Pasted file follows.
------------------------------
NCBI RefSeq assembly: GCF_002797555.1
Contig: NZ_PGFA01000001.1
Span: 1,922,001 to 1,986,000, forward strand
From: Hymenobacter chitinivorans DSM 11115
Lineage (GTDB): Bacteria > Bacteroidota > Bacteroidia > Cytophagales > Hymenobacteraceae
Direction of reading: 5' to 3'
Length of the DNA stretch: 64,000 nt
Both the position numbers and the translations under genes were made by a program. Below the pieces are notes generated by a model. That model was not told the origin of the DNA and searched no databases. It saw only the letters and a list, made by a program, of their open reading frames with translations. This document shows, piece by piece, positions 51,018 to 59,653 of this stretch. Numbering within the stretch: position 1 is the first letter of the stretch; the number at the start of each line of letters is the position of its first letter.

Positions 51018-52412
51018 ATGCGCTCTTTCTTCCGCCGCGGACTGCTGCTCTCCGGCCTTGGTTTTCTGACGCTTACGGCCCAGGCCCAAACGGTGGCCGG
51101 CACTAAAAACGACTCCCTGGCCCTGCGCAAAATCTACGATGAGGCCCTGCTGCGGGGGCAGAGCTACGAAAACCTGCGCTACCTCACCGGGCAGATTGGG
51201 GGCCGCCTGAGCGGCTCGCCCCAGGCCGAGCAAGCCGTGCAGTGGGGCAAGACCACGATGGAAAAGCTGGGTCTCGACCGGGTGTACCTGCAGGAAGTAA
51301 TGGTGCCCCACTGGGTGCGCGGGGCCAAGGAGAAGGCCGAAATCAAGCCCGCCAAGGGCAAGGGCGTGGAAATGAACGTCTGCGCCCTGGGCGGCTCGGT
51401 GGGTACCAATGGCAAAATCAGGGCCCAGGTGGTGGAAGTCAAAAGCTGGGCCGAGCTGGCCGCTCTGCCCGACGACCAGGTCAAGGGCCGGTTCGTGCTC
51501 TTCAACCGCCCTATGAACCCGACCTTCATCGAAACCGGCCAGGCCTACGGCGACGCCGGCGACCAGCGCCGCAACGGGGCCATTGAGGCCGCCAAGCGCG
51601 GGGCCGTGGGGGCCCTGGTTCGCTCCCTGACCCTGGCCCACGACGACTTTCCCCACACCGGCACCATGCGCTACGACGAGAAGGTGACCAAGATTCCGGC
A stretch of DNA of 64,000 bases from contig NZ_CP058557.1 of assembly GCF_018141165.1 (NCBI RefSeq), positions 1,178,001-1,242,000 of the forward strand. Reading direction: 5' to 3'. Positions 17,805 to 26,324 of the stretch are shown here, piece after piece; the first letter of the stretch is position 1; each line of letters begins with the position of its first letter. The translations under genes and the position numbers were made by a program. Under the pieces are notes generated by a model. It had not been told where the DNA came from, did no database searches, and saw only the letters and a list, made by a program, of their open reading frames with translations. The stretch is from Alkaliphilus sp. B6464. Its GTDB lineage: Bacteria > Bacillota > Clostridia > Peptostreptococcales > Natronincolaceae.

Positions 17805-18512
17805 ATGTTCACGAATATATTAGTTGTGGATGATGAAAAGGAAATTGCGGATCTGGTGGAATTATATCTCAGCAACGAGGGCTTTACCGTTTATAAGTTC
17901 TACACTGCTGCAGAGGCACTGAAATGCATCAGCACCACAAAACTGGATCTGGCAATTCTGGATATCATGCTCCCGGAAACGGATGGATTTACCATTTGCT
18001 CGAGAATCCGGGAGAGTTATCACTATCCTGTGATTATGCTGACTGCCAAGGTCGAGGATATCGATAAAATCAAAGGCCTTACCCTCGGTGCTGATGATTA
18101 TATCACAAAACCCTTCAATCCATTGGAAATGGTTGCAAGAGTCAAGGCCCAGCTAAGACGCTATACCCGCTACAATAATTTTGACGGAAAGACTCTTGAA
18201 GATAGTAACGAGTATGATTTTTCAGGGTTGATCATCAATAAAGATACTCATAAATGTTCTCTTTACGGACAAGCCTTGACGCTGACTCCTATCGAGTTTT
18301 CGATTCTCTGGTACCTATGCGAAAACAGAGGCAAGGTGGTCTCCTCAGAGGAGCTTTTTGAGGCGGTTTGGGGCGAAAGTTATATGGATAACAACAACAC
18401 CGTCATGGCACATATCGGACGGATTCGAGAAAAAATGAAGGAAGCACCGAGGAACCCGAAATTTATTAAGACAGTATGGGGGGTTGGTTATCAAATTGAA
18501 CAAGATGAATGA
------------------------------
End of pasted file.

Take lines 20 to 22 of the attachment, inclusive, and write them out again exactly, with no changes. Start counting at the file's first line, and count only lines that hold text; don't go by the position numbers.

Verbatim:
17901 TACACTGCTGCAGAGGCACTGAAATGCATCAGCACCACAAAACTGGATCTGGCAATTCTGGATATCATGCTCCCGGAAACGGATGGATTTACCATTTGCT
18001 CGAGAATCCGGGAGAGTTATCACTATCCTGTGATTATGCTGACTGCCAAGGTCGAGGATATCGATAAAATCAAAGGCCTTACCCTCGGTGCTGATGATTA
18101 TATCACAAAACCCTTCAATCCATTGGAAATGGTTGCAAGAGTCAAGGCCCAGCTAAGACGCTATACCCGCTACAATAATTTTGACGGAAAGACTCTTGAA